Be sure to hold your back straight to avoid improper stress to your lumbar spine.

When you perform deadlift on a vibration plate, most vibration is absorbed by the legs before reaching your lower back. Try to keep your legs and pelvis tight to allow more vibration transmitted to your lower back.

Slightly move up-and-down, concentrating your mind to feel the muscles contraction on your lower back muscles, and adjust your posture and movement to enhance the muscle contraction.

Vibration deadlift can help ease lower back pain and enhance the lower back muscle. Strong muscles provide improved support to your lumbar spine.

Depending on your physical condition, you can perform deadlift with or without carrying a weight.

Carrying a pair of dumbbells, even a small one, can help maintaining the correct pose, and allow more vibration transmitted to your low back muscles.

Half-plank

half-plank-vibration

Through half-plank exercise, you can introduce vibration to your upper back muscles, especially to the rhomboid muscles.

Improved muscle condition and circulation can help ease your muscle pain between the shoulder blades.

Vibration stimulation changes the isometric exercise nature of plank. The fast pace muscle contraction makes plank exercise more efficient and effective.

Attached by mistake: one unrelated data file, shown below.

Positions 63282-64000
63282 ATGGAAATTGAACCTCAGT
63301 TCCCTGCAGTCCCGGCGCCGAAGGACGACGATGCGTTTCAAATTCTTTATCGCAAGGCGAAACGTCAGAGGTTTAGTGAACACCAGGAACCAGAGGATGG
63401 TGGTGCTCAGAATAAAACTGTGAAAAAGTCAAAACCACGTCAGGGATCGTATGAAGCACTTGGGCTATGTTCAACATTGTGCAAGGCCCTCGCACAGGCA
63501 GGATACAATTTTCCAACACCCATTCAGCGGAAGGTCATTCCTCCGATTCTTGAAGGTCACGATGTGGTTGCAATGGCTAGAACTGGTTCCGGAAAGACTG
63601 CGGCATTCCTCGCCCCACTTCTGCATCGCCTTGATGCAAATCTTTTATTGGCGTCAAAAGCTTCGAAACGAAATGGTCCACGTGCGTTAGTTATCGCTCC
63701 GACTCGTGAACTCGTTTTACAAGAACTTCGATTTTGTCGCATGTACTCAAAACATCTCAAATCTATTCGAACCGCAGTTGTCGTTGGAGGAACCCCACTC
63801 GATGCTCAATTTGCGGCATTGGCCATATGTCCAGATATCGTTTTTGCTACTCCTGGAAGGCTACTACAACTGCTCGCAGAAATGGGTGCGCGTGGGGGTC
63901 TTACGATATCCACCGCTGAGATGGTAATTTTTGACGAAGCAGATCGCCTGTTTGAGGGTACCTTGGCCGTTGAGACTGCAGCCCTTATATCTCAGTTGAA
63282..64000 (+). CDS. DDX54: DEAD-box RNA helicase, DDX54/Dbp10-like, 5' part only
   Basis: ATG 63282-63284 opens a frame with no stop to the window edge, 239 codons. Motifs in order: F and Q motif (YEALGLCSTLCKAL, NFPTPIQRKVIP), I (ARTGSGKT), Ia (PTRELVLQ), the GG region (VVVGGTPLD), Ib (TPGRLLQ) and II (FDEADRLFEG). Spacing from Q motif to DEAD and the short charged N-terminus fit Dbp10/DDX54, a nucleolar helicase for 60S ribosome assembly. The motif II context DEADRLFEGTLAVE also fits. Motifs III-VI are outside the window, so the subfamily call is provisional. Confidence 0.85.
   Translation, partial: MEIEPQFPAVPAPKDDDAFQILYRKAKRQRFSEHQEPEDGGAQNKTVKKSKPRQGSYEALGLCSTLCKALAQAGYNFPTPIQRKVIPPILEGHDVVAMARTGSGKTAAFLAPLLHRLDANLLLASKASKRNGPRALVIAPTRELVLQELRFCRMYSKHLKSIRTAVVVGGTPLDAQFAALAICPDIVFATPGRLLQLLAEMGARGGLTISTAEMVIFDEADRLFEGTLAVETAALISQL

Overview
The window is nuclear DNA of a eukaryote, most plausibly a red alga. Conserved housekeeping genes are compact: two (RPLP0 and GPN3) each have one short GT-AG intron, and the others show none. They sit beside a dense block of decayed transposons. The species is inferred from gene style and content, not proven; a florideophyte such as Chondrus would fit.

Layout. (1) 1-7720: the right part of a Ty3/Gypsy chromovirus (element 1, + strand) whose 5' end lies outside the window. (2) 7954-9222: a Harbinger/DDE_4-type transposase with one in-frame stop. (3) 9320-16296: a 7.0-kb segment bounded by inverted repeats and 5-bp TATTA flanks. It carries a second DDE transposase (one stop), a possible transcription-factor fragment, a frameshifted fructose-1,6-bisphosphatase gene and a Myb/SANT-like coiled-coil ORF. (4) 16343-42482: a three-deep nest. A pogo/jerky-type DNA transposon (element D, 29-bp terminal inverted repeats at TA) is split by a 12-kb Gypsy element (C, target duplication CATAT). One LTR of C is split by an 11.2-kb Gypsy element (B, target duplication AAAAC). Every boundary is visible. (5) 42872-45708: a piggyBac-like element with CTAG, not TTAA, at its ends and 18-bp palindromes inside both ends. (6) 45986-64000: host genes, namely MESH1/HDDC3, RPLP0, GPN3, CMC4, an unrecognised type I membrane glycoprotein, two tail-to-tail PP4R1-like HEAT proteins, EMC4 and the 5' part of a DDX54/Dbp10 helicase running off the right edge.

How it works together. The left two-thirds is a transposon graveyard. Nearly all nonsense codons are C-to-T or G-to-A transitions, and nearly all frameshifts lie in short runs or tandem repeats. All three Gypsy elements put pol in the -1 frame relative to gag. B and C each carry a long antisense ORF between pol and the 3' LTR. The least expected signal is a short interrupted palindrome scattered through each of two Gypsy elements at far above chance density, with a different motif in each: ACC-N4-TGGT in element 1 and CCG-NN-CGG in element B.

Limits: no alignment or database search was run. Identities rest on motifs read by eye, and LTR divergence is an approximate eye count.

Half-plank does not require strong core strength. Therefore you can hold the posture for a longer period of time and allow vibration to work your upper back muscles sufficiently. On a full plank posture, because the lower body are mainly horizontal, vibration does not actually transmit to the lower body muscles. In another words, your lower body muscles are not vibrated.

Relax your lower back muscles so the vibration can be more concentrated to your upper back muscles. Feel the contraction, and adjust the distance between the elbows to allow more vibration to work on your rhomboid muscles.

Push-up

You can enhance your upper body muscle strength by doing push-up on a vibration plate.

Push-up mainly works your chest muscles and triceps. By adjusting your hands and arm position and angle, you can also exercise your shoulder muscles and back muscles.

Just like with plank posture, your lower body is mainly horizontal in a push-up posture, vibration does not actually transmit to the lower body muscles on a full push-up posture.

vibration exercise push-up

If a full push-up is too hard for you, you can do half-push-up. So that you can do more repetitions and allow vibration to work your chest muscles and triceps for a longer period of time, for therapeutic purpose.

Reverse push-up

vibration-reverse-push-up